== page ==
What Should I Feed Muffy, Doc?
Dr. David B. Rowland
Nutrition is complicated, interesting, and important. It’s also up there with religion and politics on the list of topics to avoid in mixed company. Folks get really worked up about pet food. But I’m going to attempt to deflate the whole issue with a simple observation:
I see hundreds of pets on all sorts of commercial diets every year, and most of them are doing just fine nutritionally.
I’d never recommend Kibbles-and-Bits to anyone, but I’ve seen plenty of dogs on a steady diet of it that are mostly healthy (though they are more prone to food-amplified tissue syndrome, or FAT). Now, of course a well-chosen diet can have health benefits, so it’s worth putting some thought (and maybe a little extra money) into. Reasonable expectations include a healthier skin and coat, and maybe even feeling a bit better in general - anyone who's ever been a college student subsisting on ramen noodles can attest to that. But losing sleep over which diet is best for your pet is also unlikely to result in an extra ten years of life, seeing them graduate college, or gain super powers.
Below are fourteen facts that will help you make more informed decisions about feeding your pet, followed by my standard answer to the title question - what should you feed your pet.
- Avoid anything with food coloring. Pets do not care if kibble is red or green. Dogs can hardly tell the difference anyway.
- Look for AAFCO statements that indicate feeding trials were done on the food, rather than just meeting formulation requirements. While such trials have a lot of limitations, they do indicate the company devoted significant resources to evaluate their formulation in real animals.
- Also, if buying adult food, make sure the AAFCO statement indicates it is for adults, not all life stages. The latter means it’s appropriate for puppies/kittens, meaning it’s more nutritionally dense and thus more likely to lead to obesity.
- If your pet is overweight (and 50% of them are) look for something labeled LIGHT or LITE. These are the only terms that have set definitions and calorie requirements. You can put a cheeseburger in a bag and call it Weight Management, Healthy Weight, etc.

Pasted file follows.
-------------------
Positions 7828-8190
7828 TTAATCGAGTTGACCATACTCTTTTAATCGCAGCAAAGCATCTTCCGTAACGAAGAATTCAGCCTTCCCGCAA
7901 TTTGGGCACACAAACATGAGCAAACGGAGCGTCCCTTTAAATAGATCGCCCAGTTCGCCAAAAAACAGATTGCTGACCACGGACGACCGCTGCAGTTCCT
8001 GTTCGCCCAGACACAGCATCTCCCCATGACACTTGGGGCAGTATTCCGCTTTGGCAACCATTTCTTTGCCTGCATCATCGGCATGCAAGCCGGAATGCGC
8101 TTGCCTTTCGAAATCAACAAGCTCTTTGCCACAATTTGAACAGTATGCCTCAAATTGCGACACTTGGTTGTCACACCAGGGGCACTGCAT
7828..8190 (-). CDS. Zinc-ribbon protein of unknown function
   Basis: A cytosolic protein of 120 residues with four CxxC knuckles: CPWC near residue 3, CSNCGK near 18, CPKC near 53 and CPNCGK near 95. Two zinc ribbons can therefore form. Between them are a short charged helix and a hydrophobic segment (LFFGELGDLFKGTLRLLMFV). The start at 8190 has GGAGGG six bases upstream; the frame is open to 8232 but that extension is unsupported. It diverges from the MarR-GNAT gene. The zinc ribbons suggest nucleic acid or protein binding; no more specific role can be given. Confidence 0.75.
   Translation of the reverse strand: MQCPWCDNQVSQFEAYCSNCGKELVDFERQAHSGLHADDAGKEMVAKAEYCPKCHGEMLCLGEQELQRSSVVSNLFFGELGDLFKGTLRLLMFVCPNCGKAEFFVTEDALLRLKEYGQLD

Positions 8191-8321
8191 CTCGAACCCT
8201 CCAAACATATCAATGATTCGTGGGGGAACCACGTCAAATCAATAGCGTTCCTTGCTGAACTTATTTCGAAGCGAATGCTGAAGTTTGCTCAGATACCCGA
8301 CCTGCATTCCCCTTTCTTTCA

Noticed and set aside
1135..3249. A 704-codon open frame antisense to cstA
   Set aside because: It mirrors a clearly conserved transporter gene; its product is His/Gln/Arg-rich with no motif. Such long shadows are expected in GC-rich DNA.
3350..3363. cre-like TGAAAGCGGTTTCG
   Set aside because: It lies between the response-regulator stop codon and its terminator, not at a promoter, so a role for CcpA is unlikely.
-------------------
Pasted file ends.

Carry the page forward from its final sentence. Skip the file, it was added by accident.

- Do not try any sort of homemade diet, raw or otherwise, without the guidance of a boarded Veterinary Nutritionist. Studies have shown this almost always winds up with a nutritionally deficient diet, and this is NOT Dr. Google’s area of expertise!
- Most of the terms tossed around to get you excited about foods have absolutely no meaning. Holistic, select, premium, even human-grade – these have no legal definition. I could produce terrible quality food, label it Dr. Rowland’s Vet Approved Super Premium Holistic Select, charge $100 a bag, and smile all the while.
- Organic and Natural do have legal definitions. However there is no evidence that meeting those definitions makes a difference to your pet’s health. This does denote more expensive ingredients – which may be more nutritious, but are likewise not guaranteed to be.
- 99% of the research about pet nutrition is done by the major companies (Hill’s, Purina, Iams, etc.). Purina spent 15 years (and likely millions of dollars) proving the association between obesity and reduced lifespan. Hill’s does an incredible amount of research into specific nutritional needs of both healthy and ill pets. Say what you will about these Big Food Companies, we owe most of what we know about pet nutrition to them.
- Pet food is big money (think billions annually). And if you are selling food, you make a lot more money if pets stay healthy and keep eating. Conversely, if anything bad happens to your consumer (pets) that can be remotely linked to your product, you lose a lot of money. More money than you’re likely to save putting anything in it that you aren’t 99.9% certain is safe and nutritious.
- Larger companies also have more resources for quality control and testing. This doesn’t mean they are perfect, or that others aren’t good. It does mean they are generally a safe bet.
- Grains and corn are not inherently bad for dogs, nor is a diet without them more "natural". As I'm fond of reminding people - your pug is not a wolf. There are certainly dogs who do better on a "grain-free" diet, however, just like some people do. Even still, it's a fallacy to attribute the improvement to a lack of grains. Most of these have limited and more novel ingredients in general, meaning that another non-grain ingredient in their previous diet is just as likely to have been the problem
- The most expensive thing out there is not necessarily the best…
- …but the cheapest thing almost never is (those are life-lessons that don’t just apply to pet food).
- Lastly, don't try to fix what isn't broken. If your pet is energetic, healthy, and at an optimum weight you don't need anyone talking (or scaring) you into changing their diet.
Following from these facts, my standard dietary recommendation is to choose a diet from a larger, well-known and well-established brand in the upper-moderate cost category. It may not be the "perfect" diet, and it is entirely possible there is something "better" out there - but without stressing out this will pretty much guarantee you are feeding your pet something nutritionally complete and safe. Over the following months we plan to go into more depth on some specifics of pet nutrition to help you better understand how to evaluate different diets, but I have absolutely no reservation making the above recommendation to 99% of pets.